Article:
Cars

East Coast Defender’s Project Viper Is a Tank for Hamptons Types

This is the $285,000 rig you take up the mountain—or out to dinner 

A $285,000 Tank of a SUV for the Hamptons

“These buyers want a vehicle they can take 50 miles per hour up a mountain in Costa Rica and then drive out to a fancy dinner Saturday night,” Scott Wallace, a co-founder of East Coast Defender, told me last week in Manhattan.

That’s you, right?

The Project Viper is based off the based on the 1986 Land Rover Defender 130. 
Photographer: Hannah Elliott/Bloomberg



I met Wallace last week at the Classic Car Club to see his latest creation, a massive truck based on the 1986 Land Rover Defender 130. It’s called “Project Viper.” East Coast Defender will make no more than 10 of them this year. Most are already taken.

What’s the appeal? Well, have you seen the things? Imagine a gunmetal gray Defender pickup truck jacked up so much it would dwarf an Escalade and kitted with enough off-road adventure tools that Furiosa, from Mad Max: Fury Road, would approve.

Sure, it’s for a rarified group of people. That drive up the mountain in Central America coupled with a fancy dinner is aspirational for most, although the owner of the one I drove does just that. It doesn’t mean we can’t all admire the handiwork.

It has a V8 Chevrolet-made engine. 
Photographer: Matt Goldman/Bloomberg

Americans Redo the Brits

A team of 20 builds the Project Viper trucks near Orlando, Fla. They work using the body shells of first-generation Defenders from around the world, restoring or replacing each body panel and bolt so that the truck can perform like any modern car. They add such amenities as air conditioning, a touchscreen infotainment system with GPS and a backup camera, wireless phone charging, and built-in Wi-Fi. The leather seats are heated; the locks and windows are power-operated.

But rather than feeling like obligatory add-ons to a vintage mobile, the additions blend well with the overall concept of the car. Much as what we see with Eleanor Mustangs, early generation Range Rovers and Shelby Daytonas, this is a happy marriage between vintage and contemporary automotive craftsmanship.  

The Project Viper weighs almost three tons. 
Photographer: Hannah Elliott/Bloomberg

Which is not to say the East Coast Defenders are amazing to drive. At least in the city. Project Viper drives like a cargo plane on steroids—braking takes forever, and you’ll need about a five-point turn to flip a U-turn on a two-lane street. Visibility through the back half is terrible, although with that towering suspension you can see far above everything in front of you sitting in traffic. Zero to 60mph takes nearly seven seconds. As for fuel efficiency, you might as well be in a Lamborghini.

But the rough LED work lights set high atop the roof, those 20-inch, mud-grappler black tires, and the tubular wrench setup look so cool on the front. More important, those elements are exceedingly capable of extricating the car from the worst back-road jam you can devise. Yes, that’s a dare. Get out there and get stuck.

Each one takes roughly a year to build. 
Photographer: Matt Goldman/Bloomberg

The Special Project

East Coast Defender makes fewer than 40 special-project modernized Defender variants each year, and Project Viper is its latest and rarest offering. It has a 6.2-liter, 430-horsepower, V8 engine and a six-speed automatic transmission that lurches and barrels down the road like a Mack truck. (That’s four fewer cylinders than plenty of cars carrying a third of the weight—which explains the slower “sprint” time.) It has Wildwood brakes with racing-style calipers on the front and rear, plus custom heavy duty axles with electronic locking differentials that allow for maximum performance in deep sand and mud, over boulders, and up cliff-hanger inclines. The whole thing weighs nearly three tons.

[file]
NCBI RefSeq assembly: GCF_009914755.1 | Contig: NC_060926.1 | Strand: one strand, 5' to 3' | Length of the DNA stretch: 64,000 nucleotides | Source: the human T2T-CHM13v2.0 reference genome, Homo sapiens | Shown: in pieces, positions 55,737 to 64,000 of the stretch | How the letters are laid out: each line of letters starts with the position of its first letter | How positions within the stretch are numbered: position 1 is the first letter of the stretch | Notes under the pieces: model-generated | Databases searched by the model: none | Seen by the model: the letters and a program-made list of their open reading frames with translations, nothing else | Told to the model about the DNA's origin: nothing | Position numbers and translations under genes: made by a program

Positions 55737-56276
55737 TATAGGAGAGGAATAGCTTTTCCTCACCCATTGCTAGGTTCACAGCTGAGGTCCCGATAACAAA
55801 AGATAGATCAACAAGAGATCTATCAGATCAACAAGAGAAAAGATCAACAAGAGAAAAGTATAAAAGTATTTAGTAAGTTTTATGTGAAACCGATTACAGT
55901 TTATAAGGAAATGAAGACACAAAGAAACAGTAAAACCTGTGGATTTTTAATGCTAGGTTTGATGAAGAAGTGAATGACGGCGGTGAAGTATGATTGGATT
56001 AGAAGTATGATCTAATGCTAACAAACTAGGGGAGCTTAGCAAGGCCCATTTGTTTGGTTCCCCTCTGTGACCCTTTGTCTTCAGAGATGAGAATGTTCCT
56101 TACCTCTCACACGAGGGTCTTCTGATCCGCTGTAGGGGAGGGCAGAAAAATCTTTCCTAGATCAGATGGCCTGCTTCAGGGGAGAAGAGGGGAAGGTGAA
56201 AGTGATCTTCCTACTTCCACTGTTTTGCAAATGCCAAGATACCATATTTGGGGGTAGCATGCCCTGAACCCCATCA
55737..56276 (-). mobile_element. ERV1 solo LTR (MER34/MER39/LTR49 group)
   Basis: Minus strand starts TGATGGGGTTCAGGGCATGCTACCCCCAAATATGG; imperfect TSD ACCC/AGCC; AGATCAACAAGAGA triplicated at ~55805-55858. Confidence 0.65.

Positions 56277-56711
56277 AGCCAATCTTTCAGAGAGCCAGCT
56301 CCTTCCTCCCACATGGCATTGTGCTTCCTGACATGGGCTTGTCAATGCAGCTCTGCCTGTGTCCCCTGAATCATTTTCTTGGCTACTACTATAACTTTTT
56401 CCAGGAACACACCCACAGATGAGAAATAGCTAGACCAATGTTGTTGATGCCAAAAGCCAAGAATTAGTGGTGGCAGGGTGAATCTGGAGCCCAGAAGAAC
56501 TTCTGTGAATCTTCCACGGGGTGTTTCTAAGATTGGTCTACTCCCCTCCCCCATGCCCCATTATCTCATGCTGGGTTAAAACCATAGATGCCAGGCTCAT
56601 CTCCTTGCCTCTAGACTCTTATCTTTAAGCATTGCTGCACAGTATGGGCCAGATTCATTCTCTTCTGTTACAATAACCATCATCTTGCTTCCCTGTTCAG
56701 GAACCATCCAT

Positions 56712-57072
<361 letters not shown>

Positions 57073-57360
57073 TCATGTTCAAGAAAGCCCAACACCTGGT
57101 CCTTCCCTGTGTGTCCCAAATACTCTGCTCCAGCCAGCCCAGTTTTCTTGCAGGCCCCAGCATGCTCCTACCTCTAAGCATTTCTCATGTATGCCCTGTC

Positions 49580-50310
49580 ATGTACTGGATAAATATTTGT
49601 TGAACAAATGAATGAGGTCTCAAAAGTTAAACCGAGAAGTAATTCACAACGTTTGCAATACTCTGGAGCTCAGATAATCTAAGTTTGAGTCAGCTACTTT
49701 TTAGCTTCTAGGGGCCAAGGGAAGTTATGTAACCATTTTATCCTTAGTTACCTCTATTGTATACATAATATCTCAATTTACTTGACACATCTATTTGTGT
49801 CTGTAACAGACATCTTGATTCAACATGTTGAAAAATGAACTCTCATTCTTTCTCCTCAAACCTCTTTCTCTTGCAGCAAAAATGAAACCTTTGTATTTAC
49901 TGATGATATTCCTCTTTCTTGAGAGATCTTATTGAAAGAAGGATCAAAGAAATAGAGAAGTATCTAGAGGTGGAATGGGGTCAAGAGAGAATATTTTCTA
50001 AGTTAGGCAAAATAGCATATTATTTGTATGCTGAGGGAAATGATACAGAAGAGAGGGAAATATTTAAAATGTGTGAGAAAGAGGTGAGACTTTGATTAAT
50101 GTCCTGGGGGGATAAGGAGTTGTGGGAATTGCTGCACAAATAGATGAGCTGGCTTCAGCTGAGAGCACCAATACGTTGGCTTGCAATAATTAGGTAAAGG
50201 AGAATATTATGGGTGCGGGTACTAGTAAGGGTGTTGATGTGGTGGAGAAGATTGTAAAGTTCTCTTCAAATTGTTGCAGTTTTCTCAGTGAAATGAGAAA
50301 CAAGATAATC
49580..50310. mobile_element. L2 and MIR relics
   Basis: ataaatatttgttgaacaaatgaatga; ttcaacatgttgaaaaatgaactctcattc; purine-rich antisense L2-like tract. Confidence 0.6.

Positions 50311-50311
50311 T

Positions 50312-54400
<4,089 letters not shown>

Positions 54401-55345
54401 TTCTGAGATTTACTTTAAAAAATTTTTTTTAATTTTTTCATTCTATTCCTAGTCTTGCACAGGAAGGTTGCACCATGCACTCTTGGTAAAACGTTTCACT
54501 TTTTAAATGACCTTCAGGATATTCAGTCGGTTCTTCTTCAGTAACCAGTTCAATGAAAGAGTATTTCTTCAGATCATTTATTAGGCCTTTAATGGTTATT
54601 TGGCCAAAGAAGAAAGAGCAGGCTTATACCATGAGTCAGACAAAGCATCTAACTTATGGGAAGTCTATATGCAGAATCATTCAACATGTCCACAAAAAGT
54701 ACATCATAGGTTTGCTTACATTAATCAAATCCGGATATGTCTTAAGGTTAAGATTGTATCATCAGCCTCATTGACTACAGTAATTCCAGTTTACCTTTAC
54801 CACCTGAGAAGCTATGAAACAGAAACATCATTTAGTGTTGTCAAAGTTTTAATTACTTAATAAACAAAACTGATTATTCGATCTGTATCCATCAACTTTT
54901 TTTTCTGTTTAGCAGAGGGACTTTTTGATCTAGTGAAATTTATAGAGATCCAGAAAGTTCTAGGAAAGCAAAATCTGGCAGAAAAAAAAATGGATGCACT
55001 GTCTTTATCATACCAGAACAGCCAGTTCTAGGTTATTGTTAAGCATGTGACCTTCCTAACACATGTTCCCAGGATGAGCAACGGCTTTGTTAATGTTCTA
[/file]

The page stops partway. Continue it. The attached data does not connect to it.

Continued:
East Coast Defender makes 36 bespoke Defenders for global clients each year. 
Photographer: Matt Goldman/Bloomberg

Thing is, the real beauty here is in the details. Braided stainless-steel fuel lines, old-school bomber gauges in the dash, and a diamond-plated bed liner with burnished steel toolboxes and seating don’t sound particularly glamorous. But for the audience ECD reaches, they are. Each little perfect hand-built component is so time-consuming to make that the car requires nearly a year to put together.  And that doesn’t take into account such special requests as alligator leather stretched over the seats or bullet-proof windshield glass.

“We tell customers to imagine exactly what they want, regardless of price or our own capability, and then we work from there,” Wallace said. “We start with a blank sheet of paper and follow that dream.”

Fifty percent of ECD buyers are women, said Scott Wallace, a co-founder of East Coast Defender. 
Photographer: Hannah Elliott/Bloomberg

The fantastic mentality associated with the Project Viper Defenders comes at a high price. The entry level cost of an East Coast Defender Project Viper is roughly $285,000, but crazy extras will require considerably more.

The trucks feature small, analog, round gauges behind the steering wheel.
Photographer: Matt Goldman/Bloomberg
Each Project Viper comes with optional outdoor gear, or whatever the client requests. 
Photographer: Matt Goldman/Bloomberg
The Project Viper is set so high that it dwarfs even other, large SUVs. 
Photographer: Hannah Elliott/Bloomberg
Each ECD Project Viper is built by hand in Florida. 
Photographer: Hannah Elliott/Bloomberg

 

 

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